Texas has begun to thaw out a day after a deadly winter storm caused power outages, while a new wave of frigid weather rolling into the Northeast.
Wind chills in some higher elevations of the Northeast could punch below minus 50 (minus 45 Celsius) as an Arctic front swept in from Canada, forecasters said.
In Texas, Austin officials compared damage from fallen trees and iced-over power lines to tornadoes as they came under criticism for slow repairs and shifting timelines to restore power. More than 244,000 customers across the state lacked power early Friday, down from 430,000 on Thursday, according to PowerOutage.us.
Power failures were most widespread in Austin. Impatience rose there among nearly 123,000 customers days after the electricity first went out.
Austin Energy noted Friday morning that power was restored to more than 30,000 customers. However, it noted that it can no longer provide an estimate on when power would fully be restored as it says each situation is different.
In New England, temperatures began plunging Friday morning.
“The worst part of the upcoming cold snap is going to be the wind,” which has already topped 80 mph (129 kph) in higher elevations, said National Weather Service lead forecaster Bob Oravec. Frigid wind chills — the combined effect of wind and cold air on exposed skin — are expected Saturday.
The worst wind chills in the populated areas of the Northeast shouldn’t go lower than minus 40 (minus 40 Celsius), he said.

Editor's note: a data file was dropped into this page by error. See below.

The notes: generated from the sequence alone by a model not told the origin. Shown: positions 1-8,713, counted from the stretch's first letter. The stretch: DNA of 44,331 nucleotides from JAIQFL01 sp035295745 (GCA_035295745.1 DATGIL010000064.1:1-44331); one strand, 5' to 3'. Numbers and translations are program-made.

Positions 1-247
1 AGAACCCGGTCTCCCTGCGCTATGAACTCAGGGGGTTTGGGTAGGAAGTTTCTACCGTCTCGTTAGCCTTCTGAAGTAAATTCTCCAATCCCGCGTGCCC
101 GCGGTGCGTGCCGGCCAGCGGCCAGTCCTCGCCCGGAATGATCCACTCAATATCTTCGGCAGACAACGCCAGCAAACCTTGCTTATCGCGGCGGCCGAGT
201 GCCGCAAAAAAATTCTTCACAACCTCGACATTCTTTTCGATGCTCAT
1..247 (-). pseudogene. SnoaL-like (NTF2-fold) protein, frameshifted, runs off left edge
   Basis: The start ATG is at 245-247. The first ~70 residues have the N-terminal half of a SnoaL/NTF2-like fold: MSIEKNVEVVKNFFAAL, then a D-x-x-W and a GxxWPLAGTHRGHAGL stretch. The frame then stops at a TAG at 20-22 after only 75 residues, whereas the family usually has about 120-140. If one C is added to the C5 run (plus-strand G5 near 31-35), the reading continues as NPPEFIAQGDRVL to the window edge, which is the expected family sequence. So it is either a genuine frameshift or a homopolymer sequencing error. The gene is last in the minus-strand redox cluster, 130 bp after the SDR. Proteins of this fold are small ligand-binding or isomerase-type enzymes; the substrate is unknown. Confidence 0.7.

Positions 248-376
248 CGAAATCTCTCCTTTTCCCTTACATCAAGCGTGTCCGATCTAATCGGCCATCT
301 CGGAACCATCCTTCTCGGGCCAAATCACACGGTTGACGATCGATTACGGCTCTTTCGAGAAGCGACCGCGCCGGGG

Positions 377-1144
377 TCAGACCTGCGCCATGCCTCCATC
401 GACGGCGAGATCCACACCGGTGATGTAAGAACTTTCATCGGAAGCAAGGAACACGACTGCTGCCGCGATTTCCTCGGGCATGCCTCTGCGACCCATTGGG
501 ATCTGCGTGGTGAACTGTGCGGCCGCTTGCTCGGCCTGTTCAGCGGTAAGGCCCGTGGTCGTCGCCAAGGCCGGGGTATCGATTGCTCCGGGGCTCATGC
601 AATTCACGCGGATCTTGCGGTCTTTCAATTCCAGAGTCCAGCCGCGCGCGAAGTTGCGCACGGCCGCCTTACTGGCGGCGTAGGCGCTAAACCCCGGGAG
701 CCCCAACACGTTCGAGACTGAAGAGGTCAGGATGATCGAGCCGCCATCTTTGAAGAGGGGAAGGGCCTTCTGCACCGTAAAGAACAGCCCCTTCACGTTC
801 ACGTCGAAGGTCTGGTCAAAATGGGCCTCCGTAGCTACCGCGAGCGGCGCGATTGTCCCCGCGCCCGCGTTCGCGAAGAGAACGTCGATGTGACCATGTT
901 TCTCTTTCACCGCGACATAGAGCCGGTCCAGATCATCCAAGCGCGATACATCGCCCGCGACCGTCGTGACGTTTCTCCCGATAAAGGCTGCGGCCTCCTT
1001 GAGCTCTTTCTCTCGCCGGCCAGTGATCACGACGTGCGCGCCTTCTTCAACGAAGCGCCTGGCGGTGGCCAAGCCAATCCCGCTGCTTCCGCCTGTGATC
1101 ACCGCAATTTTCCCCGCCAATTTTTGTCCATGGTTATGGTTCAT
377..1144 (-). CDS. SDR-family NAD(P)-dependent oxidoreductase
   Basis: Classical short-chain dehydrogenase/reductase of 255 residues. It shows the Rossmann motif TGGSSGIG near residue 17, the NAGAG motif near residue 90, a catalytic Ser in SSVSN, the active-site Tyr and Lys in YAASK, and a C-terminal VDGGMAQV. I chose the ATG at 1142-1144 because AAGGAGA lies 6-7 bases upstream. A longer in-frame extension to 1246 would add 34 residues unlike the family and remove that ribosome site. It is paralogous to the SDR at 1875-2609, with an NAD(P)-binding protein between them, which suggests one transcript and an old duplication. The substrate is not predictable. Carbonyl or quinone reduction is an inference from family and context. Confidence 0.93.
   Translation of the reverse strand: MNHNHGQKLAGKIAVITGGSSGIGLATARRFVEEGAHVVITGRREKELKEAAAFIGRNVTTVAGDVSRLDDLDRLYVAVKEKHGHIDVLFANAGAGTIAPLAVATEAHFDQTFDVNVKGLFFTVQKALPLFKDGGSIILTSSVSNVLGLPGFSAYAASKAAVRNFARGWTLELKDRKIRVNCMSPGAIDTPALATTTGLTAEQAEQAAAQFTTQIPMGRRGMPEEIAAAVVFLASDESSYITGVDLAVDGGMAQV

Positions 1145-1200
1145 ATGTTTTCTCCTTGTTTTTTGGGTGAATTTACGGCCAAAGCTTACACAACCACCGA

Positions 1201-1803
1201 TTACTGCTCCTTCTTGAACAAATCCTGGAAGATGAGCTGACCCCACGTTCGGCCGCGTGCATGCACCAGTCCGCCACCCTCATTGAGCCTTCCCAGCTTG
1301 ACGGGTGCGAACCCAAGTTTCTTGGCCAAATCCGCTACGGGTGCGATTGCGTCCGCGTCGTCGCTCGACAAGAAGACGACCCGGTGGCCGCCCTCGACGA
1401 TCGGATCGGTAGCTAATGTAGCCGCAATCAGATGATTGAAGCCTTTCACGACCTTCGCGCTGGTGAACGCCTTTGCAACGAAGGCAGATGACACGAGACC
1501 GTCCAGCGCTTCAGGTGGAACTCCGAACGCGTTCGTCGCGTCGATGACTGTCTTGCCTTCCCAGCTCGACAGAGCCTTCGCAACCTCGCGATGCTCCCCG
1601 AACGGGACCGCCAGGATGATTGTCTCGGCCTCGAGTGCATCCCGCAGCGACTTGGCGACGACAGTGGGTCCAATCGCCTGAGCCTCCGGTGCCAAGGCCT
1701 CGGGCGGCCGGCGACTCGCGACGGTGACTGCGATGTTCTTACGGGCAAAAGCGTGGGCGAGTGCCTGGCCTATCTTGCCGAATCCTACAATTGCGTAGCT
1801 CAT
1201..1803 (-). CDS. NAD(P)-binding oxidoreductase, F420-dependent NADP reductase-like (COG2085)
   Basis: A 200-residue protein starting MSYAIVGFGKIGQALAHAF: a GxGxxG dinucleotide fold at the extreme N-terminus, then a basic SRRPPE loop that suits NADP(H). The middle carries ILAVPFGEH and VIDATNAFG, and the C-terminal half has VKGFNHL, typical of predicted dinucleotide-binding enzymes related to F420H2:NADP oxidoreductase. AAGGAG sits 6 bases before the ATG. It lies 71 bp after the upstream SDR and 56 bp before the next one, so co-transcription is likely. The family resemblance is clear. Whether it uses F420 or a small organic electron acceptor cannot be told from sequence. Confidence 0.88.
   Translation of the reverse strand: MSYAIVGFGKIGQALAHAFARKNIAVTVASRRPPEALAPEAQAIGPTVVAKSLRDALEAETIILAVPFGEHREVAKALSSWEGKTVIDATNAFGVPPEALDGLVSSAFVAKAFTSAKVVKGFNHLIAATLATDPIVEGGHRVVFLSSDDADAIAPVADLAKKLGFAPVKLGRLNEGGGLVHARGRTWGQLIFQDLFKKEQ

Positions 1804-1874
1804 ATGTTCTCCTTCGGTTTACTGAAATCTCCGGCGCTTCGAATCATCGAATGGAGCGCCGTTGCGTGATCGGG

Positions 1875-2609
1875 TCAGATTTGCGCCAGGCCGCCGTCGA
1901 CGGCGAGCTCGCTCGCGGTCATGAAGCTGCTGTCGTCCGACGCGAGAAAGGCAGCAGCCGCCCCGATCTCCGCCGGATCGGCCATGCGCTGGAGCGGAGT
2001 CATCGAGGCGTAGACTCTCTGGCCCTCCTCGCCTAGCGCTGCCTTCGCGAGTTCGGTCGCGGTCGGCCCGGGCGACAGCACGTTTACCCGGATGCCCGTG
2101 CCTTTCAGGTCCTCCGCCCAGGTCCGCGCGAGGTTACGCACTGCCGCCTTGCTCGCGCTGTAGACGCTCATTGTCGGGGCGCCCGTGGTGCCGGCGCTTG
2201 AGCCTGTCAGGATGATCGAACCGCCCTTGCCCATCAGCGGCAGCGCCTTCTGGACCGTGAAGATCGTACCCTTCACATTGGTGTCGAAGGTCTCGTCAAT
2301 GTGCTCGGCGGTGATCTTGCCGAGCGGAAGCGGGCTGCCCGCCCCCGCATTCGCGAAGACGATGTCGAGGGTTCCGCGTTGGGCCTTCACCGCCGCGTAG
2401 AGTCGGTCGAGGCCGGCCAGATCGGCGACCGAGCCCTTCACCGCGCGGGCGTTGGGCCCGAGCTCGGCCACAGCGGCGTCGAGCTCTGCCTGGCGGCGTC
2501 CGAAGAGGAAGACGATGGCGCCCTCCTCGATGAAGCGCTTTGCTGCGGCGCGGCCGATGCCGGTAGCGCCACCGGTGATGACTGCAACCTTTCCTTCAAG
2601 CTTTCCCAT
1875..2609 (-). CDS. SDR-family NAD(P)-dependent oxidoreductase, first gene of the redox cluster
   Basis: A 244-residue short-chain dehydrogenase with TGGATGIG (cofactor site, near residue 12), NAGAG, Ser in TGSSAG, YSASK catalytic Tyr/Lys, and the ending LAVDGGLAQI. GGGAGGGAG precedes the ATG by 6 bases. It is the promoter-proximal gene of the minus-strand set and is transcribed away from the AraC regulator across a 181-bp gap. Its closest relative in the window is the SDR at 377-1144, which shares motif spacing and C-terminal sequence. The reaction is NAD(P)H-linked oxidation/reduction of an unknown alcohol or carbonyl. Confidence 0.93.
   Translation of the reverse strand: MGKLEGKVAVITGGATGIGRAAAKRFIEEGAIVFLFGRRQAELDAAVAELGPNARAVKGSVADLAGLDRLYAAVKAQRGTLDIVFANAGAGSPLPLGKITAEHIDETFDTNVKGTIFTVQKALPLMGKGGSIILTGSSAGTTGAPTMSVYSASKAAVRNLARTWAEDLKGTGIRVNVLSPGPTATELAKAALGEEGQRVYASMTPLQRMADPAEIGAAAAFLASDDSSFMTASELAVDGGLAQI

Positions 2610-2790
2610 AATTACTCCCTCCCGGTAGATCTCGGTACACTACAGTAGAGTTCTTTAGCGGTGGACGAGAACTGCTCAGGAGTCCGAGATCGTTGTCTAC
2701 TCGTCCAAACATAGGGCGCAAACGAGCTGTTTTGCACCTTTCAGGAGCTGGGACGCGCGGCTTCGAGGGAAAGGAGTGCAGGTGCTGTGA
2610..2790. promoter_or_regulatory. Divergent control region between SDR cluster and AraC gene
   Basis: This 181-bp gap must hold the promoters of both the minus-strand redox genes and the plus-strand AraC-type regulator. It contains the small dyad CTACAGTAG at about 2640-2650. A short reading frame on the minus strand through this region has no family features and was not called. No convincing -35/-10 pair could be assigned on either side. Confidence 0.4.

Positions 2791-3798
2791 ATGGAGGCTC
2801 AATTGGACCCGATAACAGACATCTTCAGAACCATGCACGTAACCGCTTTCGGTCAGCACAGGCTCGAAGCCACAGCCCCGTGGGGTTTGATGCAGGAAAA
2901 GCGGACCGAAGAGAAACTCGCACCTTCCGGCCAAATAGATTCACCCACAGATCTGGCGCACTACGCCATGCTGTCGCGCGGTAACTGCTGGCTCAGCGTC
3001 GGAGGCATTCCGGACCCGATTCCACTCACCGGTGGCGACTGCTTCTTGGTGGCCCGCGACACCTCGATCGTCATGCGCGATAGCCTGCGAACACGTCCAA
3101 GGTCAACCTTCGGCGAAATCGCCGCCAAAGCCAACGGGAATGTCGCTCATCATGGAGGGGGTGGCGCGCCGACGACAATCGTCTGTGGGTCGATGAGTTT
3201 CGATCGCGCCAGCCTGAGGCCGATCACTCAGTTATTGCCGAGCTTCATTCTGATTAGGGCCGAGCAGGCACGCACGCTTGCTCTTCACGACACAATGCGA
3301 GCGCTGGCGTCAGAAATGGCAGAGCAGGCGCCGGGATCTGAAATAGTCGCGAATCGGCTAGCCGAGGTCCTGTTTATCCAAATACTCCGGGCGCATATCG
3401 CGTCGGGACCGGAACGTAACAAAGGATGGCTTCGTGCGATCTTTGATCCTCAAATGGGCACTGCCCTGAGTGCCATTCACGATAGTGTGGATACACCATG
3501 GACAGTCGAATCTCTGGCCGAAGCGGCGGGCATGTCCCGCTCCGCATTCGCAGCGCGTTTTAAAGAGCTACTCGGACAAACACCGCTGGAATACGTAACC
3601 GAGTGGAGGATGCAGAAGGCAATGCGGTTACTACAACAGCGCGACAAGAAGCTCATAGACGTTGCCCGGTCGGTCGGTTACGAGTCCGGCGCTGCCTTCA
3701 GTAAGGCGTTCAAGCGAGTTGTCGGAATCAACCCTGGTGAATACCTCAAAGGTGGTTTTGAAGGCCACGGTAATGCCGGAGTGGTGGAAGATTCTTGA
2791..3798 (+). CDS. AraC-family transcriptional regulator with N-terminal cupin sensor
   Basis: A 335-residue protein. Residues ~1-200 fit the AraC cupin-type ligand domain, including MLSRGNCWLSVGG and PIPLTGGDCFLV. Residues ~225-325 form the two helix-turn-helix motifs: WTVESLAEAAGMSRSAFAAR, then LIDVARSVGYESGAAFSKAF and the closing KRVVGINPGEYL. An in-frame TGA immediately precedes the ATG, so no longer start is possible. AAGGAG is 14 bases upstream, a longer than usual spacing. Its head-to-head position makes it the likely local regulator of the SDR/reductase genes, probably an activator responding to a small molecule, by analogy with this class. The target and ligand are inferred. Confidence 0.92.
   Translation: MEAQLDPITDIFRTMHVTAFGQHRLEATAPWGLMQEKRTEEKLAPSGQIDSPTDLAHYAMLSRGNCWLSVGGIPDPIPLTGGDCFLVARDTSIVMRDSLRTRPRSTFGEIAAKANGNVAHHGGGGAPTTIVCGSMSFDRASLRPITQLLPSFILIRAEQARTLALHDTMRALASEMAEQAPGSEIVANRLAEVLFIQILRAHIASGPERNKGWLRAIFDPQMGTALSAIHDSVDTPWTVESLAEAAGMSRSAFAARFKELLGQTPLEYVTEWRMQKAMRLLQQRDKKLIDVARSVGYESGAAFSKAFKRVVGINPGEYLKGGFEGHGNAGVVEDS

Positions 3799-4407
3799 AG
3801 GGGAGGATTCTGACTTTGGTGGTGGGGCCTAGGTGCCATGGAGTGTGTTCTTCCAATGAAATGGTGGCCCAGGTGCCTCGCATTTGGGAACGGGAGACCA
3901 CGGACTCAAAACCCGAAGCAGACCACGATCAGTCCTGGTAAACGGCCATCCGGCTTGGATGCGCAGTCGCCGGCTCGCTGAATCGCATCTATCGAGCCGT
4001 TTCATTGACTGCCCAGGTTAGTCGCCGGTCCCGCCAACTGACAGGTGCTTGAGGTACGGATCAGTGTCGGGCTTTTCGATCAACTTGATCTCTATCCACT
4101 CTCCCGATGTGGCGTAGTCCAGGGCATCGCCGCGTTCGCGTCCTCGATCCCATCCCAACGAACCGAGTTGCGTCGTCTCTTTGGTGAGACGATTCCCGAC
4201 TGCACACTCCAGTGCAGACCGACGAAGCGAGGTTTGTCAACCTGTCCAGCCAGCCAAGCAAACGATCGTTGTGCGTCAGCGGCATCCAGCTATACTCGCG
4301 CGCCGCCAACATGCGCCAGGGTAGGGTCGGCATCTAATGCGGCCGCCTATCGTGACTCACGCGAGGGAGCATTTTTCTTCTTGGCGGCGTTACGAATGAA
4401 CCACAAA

Wind gusts as high as 40 mph raised the prospect of power outages in Maine, and communities began opening warming stations.
Even cold-weather sports were curtailed. Some ski resorts scaled back operations, eliminating night skiing and reducing lift operations. A popular weekend pond hockey tournament was postponed, and the National Toboggan Championship pushed Saturday’s races back by a day.
Schools closed Friday in Boston and in Manchester, New Hampshire's largest city. “In these conditions, frostbite can develop in as little as 30 minutes," an announcement on the Manchester district's website read. "This is simply too cold for students who walk home.”
Some of the most extreme weather was expected atop New Hampshire’s Mount Washington, the Northeast's highest peak and home to a weather observatory, where winds gusted to nearly 100 mph (160 kph) and wind chills could reach minus 100 (minus 73 Celsius).
The system is expected to move out of the region Sunday.